‘It was the day of my husband’s funeral’: readers remember 20 May 2020

By Clea Skopeliti and Alfie Packham
Boris Johnson leaving 10 Downing Street for PMQs on 20 May 2020.
Boris Johnson leaving 10 Downing Street for PMQs on 20 May 2020. A ‘bring your own booze’ party was allegedly held at No 10 that evening. Photograph: Leon Neal/Getty Images

On 20 May 2020 the UK was two months into its first lockdown, with many isolated and barred from seeing friends and family even in the most difficult circumstances.

The news that a “bring your own booze” party was allegedly held in Downing Street on that day has been met by many with anger, but also a lack of surprise: it’s the latest in a series of similar revelations.

Five readers share memories of where they were on the day and how they felt when they heard the news.

‘We had to grieve in solitude’

Laura Backhouse
Laura Backhouse. Photograph: Laura Backhouse

The day of the No 10’s “socially distanced drinks” has a particularly heavy significance for Laura Backhouse: it was the day of her husband’s funeral. He had died alone in hospital 10 days earlier, from leukaemia, at the age of 44.

“Ten of us stood by his graveside, socially distanced, while the vicar said a simple prayer,” says Backhouse, a 41-year-old HR manager in York. Her children, eight and 10 at the time and attending their first funeral, were not allowed to “hug their grieving grandparents, who had lost their only child”. As wakes were not permitted at the time, the family “returned alone to [their] house to continue to grieve in solitude”.

Backhouse says that at the time she found solace in the idea that everyone was in the same boat. “It was personally a very awful time, but the fact everyone was doing same thing was some comfort. We couldn’t have a proper funeral, but no one I know was breaking any rules,” she says. “Nothing surprises me any more, but it’s shocking that they thought [holding a party] was acceptable and no one spoke out at the time.”

‘My family couldn’t come and help with our newborn’

Claire Mawson
Claire Mawson. Photograph: Claire Mawson

20 May 2020 was 35-year-old Claire Mawson’s first day back home after being rushed into hospital for emergency spinal surgery. Mawson, a learning and development manager in Essex, was a new mother at the time, having had her baby less than a month before. “[My husband and I] weren’t allowed any members of family to come and help. I was unable to walk unaided and needed help using the bathroom all while caring for a three-week-old,” Mawson says.

Had the UK not been in lockdown, “my mum, his mum, all of our friends and family would have taken it in turns to come look after us,” Mawson says. “That first day [home] was just so sad. I couldn’t hold my baby, I was just in bed not able to move. My husband was doing all the baby duties.”

Recent revelations about government rule-breaking have hit Mawson hard. “It’s actually heartbreaking, to be honest,” she says. “A few weeks ago, I actually just sat down and cried to my husband, because I was just like, how can they do that? There’s people that have died, there’s families that haven’t been able to see their loved ones.”

‘Our daughter’s mental health has not recovered’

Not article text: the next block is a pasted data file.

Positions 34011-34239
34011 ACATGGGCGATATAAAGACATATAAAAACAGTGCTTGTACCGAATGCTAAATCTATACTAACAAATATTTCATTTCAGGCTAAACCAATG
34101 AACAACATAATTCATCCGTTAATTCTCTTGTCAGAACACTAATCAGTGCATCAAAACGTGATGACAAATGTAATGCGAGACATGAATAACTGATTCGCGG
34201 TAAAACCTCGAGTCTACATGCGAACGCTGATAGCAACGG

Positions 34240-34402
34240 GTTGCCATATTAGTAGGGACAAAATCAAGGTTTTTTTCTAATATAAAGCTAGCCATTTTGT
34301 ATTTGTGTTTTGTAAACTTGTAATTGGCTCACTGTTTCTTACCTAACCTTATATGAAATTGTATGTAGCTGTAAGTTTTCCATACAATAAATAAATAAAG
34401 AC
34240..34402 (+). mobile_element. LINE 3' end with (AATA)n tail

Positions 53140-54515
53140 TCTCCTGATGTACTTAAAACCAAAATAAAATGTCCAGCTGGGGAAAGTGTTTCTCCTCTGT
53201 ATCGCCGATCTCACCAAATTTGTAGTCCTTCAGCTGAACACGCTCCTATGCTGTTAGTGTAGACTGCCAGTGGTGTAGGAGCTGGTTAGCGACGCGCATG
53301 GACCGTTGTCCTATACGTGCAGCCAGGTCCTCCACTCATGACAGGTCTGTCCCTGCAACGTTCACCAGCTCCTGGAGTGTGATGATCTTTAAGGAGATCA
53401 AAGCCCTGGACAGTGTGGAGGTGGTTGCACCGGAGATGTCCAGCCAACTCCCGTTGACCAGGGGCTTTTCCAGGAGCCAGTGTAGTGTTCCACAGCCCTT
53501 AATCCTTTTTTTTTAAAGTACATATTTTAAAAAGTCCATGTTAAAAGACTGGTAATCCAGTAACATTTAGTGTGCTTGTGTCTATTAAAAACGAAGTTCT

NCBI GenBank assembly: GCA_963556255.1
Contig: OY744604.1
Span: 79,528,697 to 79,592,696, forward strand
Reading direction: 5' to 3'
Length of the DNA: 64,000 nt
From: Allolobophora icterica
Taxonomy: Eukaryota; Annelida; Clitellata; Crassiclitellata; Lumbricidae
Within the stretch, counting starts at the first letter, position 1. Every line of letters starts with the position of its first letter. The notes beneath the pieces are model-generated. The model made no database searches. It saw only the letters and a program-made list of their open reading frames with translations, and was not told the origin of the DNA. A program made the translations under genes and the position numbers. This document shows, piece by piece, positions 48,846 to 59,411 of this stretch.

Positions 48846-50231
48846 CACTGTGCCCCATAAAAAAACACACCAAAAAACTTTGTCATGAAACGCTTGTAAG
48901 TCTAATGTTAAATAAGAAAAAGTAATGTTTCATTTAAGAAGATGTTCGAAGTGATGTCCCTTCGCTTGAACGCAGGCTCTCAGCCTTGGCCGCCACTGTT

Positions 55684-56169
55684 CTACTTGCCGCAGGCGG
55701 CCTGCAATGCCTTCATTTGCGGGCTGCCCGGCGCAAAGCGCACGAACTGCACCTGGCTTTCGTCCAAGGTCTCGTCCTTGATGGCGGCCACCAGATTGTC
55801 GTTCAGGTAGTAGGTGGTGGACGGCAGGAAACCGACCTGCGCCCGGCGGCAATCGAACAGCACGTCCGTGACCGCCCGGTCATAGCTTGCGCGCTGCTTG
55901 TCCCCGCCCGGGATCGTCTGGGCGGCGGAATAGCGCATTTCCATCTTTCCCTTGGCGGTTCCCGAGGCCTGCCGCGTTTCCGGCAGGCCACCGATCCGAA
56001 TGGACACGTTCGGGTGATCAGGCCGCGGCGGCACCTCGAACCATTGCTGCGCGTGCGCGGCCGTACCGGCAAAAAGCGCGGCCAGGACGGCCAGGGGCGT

Mike, a chiropractor in Nottinghamshire, wasn’t surprised by the news. “It’s what, the seventh or eighth party that’s been declared?” the 52-year-old says. “But why are we only finding out about this now?”

Mike was home schooling his children on 20 May 2020, during a lockdown that has had a sustained impact on his daughter’s mental wellbeing. “Her mental health crashed,” he says. “She needed social interaction with friends … it was against the law for us to take her to see a friend.”

His daughter, 11 at the time, was stuck at home until schools partially reopened in June, but was “terrified” about moving to secondary school as “no visits were allowed to ease the process”. Mike adds: “Her mental health has not recovered.”

‘I was in intensive care, looking after Covid patients’

Pete, a theatre nurse in Swansea
Pete, a theatre nurse. Photograph: Pete

On 20 May 2020, Pete, a 42-year-old theatre nurse in Swansea, was looking after Covid patients in intensive care. “We’d been trained to work in ITU to help with the workload, and we were in the ‘red zone’, face to face with Covid patients on ventilators,” he says, recalling the day of the No 10 party.

Like many, Pete feels “furious” despite his lack of surprise at the news. “I’ve seen people say prayers over iPads, taken so many tearful phone calls from people,” he says. He’s mainly worried that attention will quickly move on: “In a few days, eyes will be turned elsewhere and this will be another ‘gaffe’ to add to the list. We’re all just shouting in the wind.”

‘We were stuck in front of our computers’

In Hertfordshire, Geraint Cooksley, 47, who leads a mapping and surveying team, remembers working into the night to a tight deadline on 20 May 2020. “It was a very long, hot, stuffy day. I did think at the time it was a shame we were all stuck in front of our computers, but didn’t mind too much as I had in mind that everyone else was in the same boat.

“I thought, at least we’re all at work. I’d rather be doing this than being out of work, so let’s get through it. It was a day our team pulled together to get things done.”

The leaked email “seems crazy”, says Cooksley. “We’ve all had to make sacrifices. So it feels like a real kick in the teeth that while people were keeping the country going, others were faffing around and doing what they liked, against the rules.”

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